Syrian Kurds fleeing to Iraq wonder if life will ever be the same

BARDARASH CAMP, Iraq (Reuters) - Joumana Akram and her three young children escaped the immediate danger, fleeing their home in northern Syria as the bombardment from Turkish forces began and eventually crossing the border into Iraq.

Syrian displaced families, who fled violence after the Turkish offensive against Syria, arrive at a refugee camp in Bardarash on the outskirts of Dohuk, Iraq October 16, 2019. REUTERS/Ari Jalal

The husband stayed behind, deciding it was too risky to try to escape with them. The Kurdish YPG militia, the target of Turkey’s onslaught into northern Syria, controls their home city of Qamishli, and might detain him for desertion, Akram explained.

He had fought for seven years with the group, one of many armed militias embroiled in Syria’s eight-year-old war, but left recently to start a new life with his wife and children.

“I’m worried my husband won’t make it out,” Akram, 20, told Reuters in a refugee camp near the Iraqi Kurdish town of Bardarash, her one-year-old daughter Remas cradled in her arms.

The family is among tens of thousands of people in northern Syria who have fled as Turkish forces advance south.

The assault came soon after U.S. President Donald Trump announced his forces were withdrawing from the area, giving Ankara more room to pursue its enemy without the risk of clashing directly with the Americans.

Turkey views the YPG as a terrorist organization linked to Kurdish separatist insurgents at home. It also wants to create a “safe zone” 30 km into Syrian territory where it aims to re-settle millions of Syrian refugees displaced by the war.

But the YPG, which was crucial in helping Washington defeat Islamic State (IS), describes Trump’s move as a callous act of betrayal.

In a fight to survive, it struck a deal with Russian-backed Syrian forces, and they have taken swathes of land close to where the Turks are fighting.

Caught in the middle are people like Akram. Beyond their immediate survival, they must navigate fast-changing frontlines and alliances that resulted from Trump’s sudden move.

“Syria is being destroyed all over again,” she said at the camp where she and hundreds of others are being settled by authorities in the semi-autonomous Kurdistan Region of Iraq (KRI).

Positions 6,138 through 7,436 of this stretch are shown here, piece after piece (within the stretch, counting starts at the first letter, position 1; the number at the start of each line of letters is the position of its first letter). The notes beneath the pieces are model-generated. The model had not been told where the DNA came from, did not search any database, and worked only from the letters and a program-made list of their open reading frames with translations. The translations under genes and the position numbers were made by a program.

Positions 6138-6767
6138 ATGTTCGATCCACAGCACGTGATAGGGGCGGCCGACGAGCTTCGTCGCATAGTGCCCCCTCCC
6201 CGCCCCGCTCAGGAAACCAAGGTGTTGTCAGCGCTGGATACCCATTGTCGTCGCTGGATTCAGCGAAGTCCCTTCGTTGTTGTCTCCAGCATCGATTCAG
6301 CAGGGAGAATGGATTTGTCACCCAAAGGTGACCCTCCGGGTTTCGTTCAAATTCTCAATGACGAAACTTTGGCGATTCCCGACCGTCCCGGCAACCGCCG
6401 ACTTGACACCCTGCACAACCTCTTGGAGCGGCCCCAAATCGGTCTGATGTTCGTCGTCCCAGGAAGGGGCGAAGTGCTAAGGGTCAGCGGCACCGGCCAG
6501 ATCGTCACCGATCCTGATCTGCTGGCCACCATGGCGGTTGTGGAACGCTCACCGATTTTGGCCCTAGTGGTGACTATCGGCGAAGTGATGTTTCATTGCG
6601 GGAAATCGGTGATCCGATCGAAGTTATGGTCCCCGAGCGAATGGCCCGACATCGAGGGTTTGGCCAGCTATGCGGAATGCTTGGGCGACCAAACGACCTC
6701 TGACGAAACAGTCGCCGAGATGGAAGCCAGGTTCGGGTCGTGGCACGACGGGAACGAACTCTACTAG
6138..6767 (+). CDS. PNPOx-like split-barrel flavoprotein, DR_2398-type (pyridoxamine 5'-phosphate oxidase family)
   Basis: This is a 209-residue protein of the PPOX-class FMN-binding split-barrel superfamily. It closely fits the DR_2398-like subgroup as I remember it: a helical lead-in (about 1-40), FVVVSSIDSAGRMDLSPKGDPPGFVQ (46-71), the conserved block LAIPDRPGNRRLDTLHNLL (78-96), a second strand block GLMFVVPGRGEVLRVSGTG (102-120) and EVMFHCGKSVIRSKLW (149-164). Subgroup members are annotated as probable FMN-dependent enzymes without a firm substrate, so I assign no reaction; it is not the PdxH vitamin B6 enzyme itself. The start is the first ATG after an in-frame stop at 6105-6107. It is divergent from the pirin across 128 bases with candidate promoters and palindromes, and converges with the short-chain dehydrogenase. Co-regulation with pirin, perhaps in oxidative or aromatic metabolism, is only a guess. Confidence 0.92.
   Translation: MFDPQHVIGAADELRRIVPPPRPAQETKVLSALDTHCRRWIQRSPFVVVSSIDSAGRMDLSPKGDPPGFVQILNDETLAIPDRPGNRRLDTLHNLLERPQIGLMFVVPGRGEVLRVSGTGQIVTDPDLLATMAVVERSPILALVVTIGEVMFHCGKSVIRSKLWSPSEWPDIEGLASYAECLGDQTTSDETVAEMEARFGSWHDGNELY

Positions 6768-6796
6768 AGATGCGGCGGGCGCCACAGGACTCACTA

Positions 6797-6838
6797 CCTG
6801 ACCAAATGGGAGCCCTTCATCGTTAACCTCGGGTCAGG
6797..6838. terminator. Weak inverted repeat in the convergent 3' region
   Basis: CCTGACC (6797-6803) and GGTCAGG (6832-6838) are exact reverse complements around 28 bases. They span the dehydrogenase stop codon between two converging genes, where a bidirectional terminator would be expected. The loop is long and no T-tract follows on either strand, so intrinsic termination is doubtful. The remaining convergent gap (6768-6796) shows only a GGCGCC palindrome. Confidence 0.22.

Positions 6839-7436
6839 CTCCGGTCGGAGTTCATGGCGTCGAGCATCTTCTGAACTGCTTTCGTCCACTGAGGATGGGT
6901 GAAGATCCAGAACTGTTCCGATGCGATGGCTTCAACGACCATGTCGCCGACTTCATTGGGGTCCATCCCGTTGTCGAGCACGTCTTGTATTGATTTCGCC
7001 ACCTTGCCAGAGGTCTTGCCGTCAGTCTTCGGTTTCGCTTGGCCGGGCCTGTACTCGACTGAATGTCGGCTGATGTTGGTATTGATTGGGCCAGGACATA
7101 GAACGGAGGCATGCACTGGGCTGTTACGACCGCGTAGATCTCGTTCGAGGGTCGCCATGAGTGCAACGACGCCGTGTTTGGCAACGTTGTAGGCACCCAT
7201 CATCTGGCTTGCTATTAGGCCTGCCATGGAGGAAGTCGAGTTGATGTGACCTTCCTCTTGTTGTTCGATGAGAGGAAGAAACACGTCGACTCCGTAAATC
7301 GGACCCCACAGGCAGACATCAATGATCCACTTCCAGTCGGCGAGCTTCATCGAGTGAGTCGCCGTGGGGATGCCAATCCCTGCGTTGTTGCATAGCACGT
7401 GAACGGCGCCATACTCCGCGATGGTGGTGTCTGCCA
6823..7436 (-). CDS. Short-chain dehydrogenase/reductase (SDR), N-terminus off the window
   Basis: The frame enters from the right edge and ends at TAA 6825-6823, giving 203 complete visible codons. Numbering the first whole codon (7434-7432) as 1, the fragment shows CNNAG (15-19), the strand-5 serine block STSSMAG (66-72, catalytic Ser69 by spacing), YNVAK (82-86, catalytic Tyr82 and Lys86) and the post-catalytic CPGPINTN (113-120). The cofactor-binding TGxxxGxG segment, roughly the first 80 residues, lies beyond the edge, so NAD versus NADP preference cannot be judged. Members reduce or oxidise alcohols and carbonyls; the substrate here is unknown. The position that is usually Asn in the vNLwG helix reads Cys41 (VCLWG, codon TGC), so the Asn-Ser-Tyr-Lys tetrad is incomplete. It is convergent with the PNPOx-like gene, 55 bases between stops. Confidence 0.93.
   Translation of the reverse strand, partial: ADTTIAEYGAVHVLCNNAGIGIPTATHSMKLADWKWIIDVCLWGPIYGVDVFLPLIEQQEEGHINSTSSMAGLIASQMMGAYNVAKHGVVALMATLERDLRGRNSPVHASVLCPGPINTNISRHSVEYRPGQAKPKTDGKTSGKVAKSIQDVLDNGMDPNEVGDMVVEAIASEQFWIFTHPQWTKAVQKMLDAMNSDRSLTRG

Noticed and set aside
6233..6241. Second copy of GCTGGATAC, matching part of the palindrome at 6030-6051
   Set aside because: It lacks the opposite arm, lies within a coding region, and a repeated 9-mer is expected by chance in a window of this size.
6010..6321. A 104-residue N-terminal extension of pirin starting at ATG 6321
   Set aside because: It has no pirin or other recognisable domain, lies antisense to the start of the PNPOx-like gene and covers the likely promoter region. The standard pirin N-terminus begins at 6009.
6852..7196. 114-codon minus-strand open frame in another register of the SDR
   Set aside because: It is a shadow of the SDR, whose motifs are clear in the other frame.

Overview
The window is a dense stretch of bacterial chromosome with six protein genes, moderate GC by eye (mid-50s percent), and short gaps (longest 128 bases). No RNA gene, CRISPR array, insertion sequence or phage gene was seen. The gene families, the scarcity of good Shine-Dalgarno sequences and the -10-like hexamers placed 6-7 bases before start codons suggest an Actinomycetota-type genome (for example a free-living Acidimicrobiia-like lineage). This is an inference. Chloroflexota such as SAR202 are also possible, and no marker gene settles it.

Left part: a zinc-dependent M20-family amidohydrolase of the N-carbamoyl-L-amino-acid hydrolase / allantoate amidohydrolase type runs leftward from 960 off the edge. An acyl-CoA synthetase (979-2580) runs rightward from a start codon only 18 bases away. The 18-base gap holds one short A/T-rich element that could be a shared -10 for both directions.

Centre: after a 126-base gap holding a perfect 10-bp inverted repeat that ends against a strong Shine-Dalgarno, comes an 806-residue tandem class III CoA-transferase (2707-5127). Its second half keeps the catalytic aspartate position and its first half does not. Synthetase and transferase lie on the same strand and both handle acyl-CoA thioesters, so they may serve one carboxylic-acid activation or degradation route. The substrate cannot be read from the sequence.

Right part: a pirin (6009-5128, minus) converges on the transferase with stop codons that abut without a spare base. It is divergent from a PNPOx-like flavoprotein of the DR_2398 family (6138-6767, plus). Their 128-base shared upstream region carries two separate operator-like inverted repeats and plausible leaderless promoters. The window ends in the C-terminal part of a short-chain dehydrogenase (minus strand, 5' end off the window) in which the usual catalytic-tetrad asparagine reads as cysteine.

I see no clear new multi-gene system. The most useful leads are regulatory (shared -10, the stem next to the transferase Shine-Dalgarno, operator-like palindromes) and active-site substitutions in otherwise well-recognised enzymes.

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“All because Trump sold us out. And the world watched.”


About 1,000 refugees had crossed into Iraq’s Kurdish north since the Turkish operation began, according to the UN Refugee Agency and International Organization for Migration, and more are expected.

Tens of thousands have abandoned their homes across northern Syria, a new humanitarian crisis in a part of the country where a semblance of stability had been established.

Akram paid a smuggler the going rate of $500 to get to Iraq, crossing at an informal border point because Syrian Kurdish forces would not let them leave through their checkpoint.

She and about 300 others have been taken to Bardarash, around three hours’ drive by dusty road from the frontier.

Kurdish authorities have scrambled to erect tents and fix latrines in time for the first refugees arriving on Wednesday.

The camp was originally set up in 2013 to house Iraqis fleeing Islamic State, but was decommissioned in late 2017 after the extremist Islamist movement was defeated in the battlefield.

People arriving at the camp looked exhausted and scared. Some children with tear-stained cheeks wailed as they sat in the coaches transporting them.

One boy, smiling with relief, gave a thumbs up as a convoy of about a dozen coaches swept through the camp gates.

“The bombs are still falling and a lot of people still want to come,” said 25-year-old Masoud Fatah, who arrived in Iraq on Tuesday from his home in Darbasiye.

“They try coming to the border but they’re getting pushed back by the YPG.”


Akram said that YPG fighters tried to stop people leaving the Kurdish-controlled northeast, fearful of what it would do for morale.

The YPG also worry that if large numbers of mostly Sunni Arab Syrians are re-settled from Turkey, ethnic Kurds will soon be outnumbered and lose the freedoms they have fought to secure.

“They (the YPG) threatened us, told us they’d shoot at us, even though they’re our people,” she said in the back of the minibus that had brought her to the camp. “They’re worried that if we all leave, there won’t be any Kurds left.”

Officials from the YPG were not reachable for comment on the accounts given by Akram and some others traveling with her.

Those who spoke to Reuters in Bardarash shared similar stories to Akram’s: as the Turks began shelling their home towns, they crammed into cars and mini-vans with what few possessions they could attach to the roof of the vehicles.

Those who did not have cars walked, some to nearby villages others into dense woods to hide. When the bombardment followed them, they pushed on toward Iraq.

“We couldn’t even tell where the bombs were coming from anymore,” said Hamida Ali. “The children couldn’t sleep, we were so afraid.”

Akram’s hopes of returning to a normal life in Syria are already fading.

“Who wants to leave their home?” she said. “Syria is my home, my land. I want to go back. I want things back the way they were. But I don’t think it’ll ever be the same again.”

Additional reporting by Ellen Francis in Beirut; writing by Mike Collett-White; Editing by Angus MacSwan